One Caveat - as with many Gravel Bikes I've looked at, the Frame sizing seems to run larger than most pure' 'road' frames. I'm 5' 9" but have longer legs and normally ride a 56 cm road bike.
I bought the 54 cm size and it fits quite well.
The Basswood comes only in 51 cm and larger, nothing smaller - My best estimate is that the 51 will suit/fit a rider on the 5'3" to 5' 8" height range (160 to 172 cm) - 5'2" if rider has long legs...
It's a great riding/value bike at $1049 - if the frame sizes will fit...
... worth considering... if you can order from online comfortably.
...somewhere, in one of the threads here in 'Gravel/cyclocross forum, I did a short review w/pics... I think in "what did you buy for your gravel bike..."
Ride On
Yuri
EDIT: Found my post on the FRAMED Basswood - What did you just buy for your gravel bike?

Last edited by cyclezen; 10-30-22 at 09:05 AM.
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Old 11-03-22, 03:55 PM
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Well, I pulled the trigger and splurged. A Specialized Diverge E5 Comp is on the way. It was hard to find my size (52cm) but found one halfway across the country that was on sale (!) so the cost is about the same as a bike bought locally.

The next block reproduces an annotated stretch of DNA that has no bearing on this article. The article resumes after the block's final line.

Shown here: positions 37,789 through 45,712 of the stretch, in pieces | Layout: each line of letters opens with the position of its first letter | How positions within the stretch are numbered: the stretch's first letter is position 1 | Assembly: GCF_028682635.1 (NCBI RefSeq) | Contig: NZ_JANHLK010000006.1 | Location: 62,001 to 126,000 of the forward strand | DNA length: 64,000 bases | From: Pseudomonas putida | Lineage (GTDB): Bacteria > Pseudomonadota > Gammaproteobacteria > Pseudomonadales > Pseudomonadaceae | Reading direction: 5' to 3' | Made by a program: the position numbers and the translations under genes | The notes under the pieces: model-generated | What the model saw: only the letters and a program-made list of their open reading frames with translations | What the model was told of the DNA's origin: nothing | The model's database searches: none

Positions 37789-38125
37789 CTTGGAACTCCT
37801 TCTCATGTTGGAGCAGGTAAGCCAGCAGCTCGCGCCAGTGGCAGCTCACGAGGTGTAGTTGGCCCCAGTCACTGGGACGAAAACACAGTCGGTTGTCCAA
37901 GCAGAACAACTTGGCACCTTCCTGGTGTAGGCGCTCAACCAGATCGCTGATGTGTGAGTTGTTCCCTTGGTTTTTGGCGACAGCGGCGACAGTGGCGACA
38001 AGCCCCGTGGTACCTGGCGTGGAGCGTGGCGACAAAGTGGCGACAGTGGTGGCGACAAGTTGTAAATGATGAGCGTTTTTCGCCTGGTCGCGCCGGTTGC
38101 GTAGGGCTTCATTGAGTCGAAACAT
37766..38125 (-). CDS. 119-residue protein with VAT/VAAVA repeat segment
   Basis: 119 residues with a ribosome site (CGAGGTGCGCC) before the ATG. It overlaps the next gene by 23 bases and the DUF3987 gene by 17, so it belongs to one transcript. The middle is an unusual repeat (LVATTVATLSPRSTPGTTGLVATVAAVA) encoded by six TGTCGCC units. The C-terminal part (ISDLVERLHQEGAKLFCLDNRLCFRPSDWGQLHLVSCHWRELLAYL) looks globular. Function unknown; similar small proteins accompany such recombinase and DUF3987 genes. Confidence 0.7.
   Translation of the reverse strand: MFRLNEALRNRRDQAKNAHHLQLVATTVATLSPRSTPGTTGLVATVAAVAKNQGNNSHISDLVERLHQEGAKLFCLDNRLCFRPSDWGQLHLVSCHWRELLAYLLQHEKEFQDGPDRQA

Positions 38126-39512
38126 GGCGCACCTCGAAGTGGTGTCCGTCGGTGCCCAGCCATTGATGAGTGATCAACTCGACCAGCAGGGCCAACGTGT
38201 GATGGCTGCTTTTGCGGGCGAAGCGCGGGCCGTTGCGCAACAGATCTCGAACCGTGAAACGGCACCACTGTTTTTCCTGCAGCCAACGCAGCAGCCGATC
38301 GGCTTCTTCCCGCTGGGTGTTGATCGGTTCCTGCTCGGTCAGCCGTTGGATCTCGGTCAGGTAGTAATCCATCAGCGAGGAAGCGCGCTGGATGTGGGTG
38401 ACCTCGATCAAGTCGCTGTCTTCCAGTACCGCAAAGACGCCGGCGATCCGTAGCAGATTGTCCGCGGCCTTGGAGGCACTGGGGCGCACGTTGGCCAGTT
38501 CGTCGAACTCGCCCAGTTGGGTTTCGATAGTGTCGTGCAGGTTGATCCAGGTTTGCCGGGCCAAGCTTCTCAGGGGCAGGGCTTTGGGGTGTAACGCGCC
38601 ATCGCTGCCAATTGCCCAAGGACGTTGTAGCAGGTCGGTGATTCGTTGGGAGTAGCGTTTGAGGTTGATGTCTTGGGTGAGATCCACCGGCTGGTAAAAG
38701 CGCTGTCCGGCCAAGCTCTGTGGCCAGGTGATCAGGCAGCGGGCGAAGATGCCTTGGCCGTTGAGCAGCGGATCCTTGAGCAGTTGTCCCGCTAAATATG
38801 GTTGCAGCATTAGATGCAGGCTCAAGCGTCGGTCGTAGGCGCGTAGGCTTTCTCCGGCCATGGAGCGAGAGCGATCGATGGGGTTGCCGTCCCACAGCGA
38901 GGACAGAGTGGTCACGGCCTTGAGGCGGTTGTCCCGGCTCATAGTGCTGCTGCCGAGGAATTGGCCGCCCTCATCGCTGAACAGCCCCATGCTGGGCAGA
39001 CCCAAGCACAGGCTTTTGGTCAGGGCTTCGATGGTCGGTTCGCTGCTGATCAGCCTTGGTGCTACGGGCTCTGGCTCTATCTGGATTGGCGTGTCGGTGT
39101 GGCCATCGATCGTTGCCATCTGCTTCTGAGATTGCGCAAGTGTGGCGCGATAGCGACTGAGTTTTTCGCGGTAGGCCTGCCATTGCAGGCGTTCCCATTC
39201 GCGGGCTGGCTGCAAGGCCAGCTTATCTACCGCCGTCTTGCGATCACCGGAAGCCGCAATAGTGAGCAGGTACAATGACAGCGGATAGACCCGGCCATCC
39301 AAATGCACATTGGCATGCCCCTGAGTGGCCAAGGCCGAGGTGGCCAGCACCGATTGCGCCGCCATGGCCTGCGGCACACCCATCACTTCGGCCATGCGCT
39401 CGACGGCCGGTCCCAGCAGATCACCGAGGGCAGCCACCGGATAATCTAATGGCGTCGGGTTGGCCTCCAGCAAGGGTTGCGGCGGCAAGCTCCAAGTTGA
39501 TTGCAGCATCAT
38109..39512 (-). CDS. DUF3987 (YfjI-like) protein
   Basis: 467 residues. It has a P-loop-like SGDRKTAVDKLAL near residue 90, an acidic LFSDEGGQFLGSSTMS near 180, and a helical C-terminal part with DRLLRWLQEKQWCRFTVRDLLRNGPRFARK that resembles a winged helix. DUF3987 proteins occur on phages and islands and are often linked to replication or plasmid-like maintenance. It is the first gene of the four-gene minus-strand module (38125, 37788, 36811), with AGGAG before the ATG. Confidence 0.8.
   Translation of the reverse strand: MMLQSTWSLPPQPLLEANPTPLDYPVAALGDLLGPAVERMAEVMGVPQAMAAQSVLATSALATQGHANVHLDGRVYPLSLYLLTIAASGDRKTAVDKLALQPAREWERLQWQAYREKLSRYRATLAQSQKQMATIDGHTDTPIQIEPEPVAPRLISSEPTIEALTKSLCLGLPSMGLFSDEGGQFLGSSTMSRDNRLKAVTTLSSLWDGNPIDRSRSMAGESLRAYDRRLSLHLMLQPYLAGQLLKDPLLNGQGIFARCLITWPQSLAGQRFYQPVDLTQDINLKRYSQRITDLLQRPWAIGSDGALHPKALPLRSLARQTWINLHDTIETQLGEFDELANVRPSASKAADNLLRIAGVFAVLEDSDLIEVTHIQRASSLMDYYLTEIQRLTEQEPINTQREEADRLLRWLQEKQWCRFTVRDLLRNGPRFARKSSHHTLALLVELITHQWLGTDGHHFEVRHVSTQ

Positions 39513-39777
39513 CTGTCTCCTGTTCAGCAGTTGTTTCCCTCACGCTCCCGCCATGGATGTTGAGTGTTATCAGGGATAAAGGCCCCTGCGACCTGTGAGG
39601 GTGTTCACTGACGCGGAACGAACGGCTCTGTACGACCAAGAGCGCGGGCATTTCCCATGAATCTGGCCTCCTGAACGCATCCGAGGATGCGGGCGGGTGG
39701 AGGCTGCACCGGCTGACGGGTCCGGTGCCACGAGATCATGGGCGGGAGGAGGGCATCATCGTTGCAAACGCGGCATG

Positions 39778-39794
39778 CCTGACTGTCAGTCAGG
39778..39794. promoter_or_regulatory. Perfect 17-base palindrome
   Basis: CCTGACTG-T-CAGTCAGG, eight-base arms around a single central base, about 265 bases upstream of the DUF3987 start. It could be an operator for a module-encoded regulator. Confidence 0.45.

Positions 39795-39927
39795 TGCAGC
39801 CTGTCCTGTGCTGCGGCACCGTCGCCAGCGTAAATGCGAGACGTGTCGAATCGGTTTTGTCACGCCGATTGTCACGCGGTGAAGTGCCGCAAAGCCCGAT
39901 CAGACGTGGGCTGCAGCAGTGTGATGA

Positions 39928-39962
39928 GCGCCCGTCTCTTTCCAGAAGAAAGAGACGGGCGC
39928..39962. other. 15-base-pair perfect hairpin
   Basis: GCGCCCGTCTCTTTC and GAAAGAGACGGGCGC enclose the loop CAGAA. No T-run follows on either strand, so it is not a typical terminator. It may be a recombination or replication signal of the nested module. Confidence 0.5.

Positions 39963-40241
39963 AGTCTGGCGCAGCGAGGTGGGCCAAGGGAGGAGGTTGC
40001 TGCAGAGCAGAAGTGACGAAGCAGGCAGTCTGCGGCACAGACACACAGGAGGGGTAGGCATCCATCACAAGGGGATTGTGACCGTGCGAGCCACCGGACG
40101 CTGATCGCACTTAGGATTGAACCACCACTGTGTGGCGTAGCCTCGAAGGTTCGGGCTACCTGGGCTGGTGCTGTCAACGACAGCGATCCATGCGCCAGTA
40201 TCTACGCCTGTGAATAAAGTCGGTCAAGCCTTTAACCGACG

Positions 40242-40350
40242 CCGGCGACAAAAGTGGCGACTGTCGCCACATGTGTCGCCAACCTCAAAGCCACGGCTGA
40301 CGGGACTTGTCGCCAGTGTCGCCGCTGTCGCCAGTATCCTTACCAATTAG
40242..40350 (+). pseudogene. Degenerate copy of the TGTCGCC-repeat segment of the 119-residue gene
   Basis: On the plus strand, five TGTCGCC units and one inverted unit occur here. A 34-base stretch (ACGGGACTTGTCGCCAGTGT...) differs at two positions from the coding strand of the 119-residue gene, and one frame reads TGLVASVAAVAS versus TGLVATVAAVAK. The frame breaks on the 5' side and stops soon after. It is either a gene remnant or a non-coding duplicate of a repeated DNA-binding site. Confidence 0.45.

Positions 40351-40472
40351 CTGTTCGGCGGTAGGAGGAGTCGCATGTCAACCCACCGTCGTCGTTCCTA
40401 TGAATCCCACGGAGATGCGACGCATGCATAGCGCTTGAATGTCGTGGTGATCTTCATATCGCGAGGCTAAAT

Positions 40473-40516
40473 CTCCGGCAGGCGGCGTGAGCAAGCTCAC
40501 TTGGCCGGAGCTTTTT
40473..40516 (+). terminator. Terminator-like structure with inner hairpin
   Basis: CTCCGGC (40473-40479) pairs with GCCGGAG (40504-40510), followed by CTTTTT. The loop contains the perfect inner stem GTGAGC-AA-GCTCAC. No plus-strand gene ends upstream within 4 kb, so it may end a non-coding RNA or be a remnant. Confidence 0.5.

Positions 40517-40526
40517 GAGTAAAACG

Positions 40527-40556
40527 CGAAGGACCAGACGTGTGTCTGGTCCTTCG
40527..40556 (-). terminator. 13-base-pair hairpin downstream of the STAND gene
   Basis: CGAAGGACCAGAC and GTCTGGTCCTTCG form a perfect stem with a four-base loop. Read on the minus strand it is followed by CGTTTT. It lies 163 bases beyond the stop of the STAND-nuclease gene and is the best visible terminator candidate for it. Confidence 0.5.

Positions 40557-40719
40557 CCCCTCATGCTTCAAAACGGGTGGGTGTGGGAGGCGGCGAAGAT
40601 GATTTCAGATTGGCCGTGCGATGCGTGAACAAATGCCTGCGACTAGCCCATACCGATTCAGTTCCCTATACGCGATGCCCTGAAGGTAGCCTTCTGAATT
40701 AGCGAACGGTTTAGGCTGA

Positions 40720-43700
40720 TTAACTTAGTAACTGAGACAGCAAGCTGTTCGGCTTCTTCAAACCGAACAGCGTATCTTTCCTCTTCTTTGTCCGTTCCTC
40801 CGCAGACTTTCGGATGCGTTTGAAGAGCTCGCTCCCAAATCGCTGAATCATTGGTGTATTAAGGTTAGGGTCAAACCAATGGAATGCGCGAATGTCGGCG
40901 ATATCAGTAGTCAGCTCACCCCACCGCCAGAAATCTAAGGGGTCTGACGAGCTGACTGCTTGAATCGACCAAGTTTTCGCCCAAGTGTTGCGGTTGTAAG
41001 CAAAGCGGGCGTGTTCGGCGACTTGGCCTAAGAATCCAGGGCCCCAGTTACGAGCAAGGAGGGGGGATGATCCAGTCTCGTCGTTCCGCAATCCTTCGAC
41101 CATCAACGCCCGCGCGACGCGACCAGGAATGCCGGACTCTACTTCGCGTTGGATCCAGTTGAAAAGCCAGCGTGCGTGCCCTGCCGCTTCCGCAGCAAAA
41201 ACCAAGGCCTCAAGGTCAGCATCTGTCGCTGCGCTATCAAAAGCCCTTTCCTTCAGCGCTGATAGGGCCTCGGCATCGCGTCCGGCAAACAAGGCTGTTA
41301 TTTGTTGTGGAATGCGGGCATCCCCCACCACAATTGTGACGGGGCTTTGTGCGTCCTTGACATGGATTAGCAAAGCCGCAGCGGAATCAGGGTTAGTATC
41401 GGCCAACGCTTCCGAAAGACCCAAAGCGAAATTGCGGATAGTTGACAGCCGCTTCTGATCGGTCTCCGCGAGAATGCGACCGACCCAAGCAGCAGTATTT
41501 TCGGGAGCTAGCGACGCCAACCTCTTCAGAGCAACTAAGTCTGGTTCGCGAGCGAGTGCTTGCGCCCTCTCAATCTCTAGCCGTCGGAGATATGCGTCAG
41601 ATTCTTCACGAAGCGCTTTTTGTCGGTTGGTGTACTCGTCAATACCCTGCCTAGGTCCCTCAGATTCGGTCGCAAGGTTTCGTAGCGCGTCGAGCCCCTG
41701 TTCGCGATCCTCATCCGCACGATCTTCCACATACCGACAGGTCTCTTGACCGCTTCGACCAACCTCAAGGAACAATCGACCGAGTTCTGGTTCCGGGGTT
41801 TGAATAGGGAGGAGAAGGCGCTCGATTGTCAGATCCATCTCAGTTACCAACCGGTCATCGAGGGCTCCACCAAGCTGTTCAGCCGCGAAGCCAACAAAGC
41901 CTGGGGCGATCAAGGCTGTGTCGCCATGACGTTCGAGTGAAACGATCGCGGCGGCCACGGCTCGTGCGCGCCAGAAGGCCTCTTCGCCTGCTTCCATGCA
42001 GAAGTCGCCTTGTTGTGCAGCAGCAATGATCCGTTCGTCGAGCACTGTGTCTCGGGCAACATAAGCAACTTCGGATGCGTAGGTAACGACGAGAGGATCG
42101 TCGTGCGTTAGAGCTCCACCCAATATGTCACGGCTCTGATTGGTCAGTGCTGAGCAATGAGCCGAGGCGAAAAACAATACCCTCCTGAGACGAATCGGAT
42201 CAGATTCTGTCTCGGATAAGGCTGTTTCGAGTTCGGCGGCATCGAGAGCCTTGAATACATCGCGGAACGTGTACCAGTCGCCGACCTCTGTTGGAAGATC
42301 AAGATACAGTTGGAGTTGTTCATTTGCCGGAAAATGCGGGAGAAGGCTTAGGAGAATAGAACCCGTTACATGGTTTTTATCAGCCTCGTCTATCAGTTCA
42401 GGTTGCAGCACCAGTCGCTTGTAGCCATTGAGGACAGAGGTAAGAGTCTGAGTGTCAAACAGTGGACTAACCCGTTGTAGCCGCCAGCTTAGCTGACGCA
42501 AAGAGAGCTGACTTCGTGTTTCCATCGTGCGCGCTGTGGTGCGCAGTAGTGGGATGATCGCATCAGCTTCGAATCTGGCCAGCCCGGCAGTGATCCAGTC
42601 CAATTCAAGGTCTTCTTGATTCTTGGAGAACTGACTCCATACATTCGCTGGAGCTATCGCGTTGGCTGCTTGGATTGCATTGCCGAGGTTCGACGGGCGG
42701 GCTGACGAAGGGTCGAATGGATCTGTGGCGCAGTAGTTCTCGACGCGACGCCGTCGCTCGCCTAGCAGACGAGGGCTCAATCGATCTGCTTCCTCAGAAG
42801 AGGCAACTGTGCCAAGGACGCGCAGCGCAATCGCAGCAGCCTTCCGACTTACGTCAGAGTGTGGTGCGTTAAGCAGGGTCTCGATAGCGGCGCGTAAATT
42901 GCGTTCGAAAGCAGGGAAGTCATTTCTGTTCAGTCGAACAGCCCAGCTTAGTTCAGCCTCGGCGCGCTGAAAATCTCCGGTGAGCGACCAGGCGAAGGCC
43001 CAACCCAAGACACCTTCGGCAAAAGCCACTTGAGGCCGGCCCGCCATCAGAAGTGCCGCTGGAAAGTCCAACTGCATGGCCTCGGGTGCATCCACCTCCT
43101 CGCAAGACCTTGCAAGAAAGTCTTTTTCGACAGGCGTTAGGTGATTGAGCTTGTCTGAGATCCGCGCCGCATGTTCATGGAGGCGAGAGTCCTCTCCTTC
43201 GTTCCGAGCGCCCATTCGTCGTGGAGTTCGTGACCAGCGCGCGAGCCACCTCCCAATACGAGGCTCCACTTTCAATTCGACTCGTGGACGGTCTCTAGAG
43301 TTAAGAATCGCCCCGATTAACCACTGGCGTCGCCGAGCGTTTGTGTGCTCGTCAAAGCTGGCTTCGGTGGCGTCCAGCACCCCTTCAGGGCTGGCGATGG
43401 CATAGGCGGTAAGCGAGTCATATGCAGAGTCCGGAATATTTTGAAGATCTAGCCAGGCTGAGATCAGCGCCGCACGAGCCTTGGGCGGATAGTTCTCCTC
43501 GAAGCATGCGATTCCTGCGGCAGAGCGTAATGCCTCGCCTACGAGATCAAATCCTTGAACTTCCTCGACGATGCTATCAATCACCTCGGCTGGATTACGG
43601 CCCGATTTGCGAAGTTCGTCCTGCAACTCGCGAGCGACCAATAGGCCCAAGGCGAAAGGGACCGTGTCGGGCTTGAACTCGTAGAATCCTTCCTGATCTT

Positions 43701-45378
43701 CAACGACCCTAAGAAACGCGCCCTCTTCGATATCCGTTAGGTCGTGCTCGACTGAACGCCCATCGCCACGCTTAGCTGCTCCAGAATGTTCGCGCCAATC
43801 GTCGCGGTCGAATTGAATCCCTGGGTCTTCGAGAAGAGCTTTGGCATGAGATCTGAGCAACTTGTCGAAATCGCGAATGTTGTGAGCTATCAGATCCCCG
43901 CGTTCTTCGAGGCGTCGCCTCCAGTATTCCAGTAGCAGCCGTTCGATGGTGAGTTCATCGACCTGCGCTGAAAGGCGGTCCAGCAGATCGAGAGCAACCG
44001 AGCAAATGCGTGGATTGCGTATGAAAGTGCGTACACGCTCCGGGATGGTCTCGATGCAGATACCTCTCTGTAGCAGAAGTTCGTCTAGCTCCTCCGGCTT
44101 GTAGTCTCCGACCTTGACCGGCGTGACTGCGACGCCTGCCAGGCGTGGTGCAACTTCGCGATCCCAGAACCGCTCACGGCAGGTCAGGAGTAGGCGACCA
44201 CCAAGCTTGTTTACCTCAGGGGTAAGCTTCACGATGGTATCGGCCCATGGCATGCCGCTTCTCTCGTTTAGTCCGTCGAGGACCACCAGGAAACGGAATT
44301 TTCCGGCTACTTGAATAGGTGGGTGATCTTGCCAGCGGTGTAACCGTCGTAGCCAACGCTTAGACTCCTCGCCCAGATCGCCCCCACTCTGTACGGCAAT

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Old 11-03-22, 06:32 PM
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Originally Posted by K2dahlia View Post
Well, I pulled the trigger and splurged. A Specialized Diverge E5 Comp is on the way...
Congrats on the new bike! I've had a 2019 Diverge for a bit more than three years now, and it's a really nice bike. I'm sure you will love yours. Give us a report after you've had a chance to ride it for a while.
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Old 11-03-22, 07:08 PM
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Originally Posted by K2dahlia View Post
Well, I pulled the trigger and splurged. A Specialized Diverge E5 Comp is on the way. It was hard to find my size (52cm) but found one halfway across the country that was on sale (!) so the cost is about the same as a bike bought locally.
Nice! Enjoy...
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Old 11-03-22, 08:02 PM
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Originally Posted by pbass View Post
Gotta second the Kona suggestion, especially the Rove ST (I guess it's called the DL now). Excellent, lively steel frame--has that "thing". Super versatile. I ride mine often like a mountain bike (sometimes places I probably shouldn't) and it rips. Also super comfy and nice on the smooth stuff. The steel Rove frame is a keeper for sure.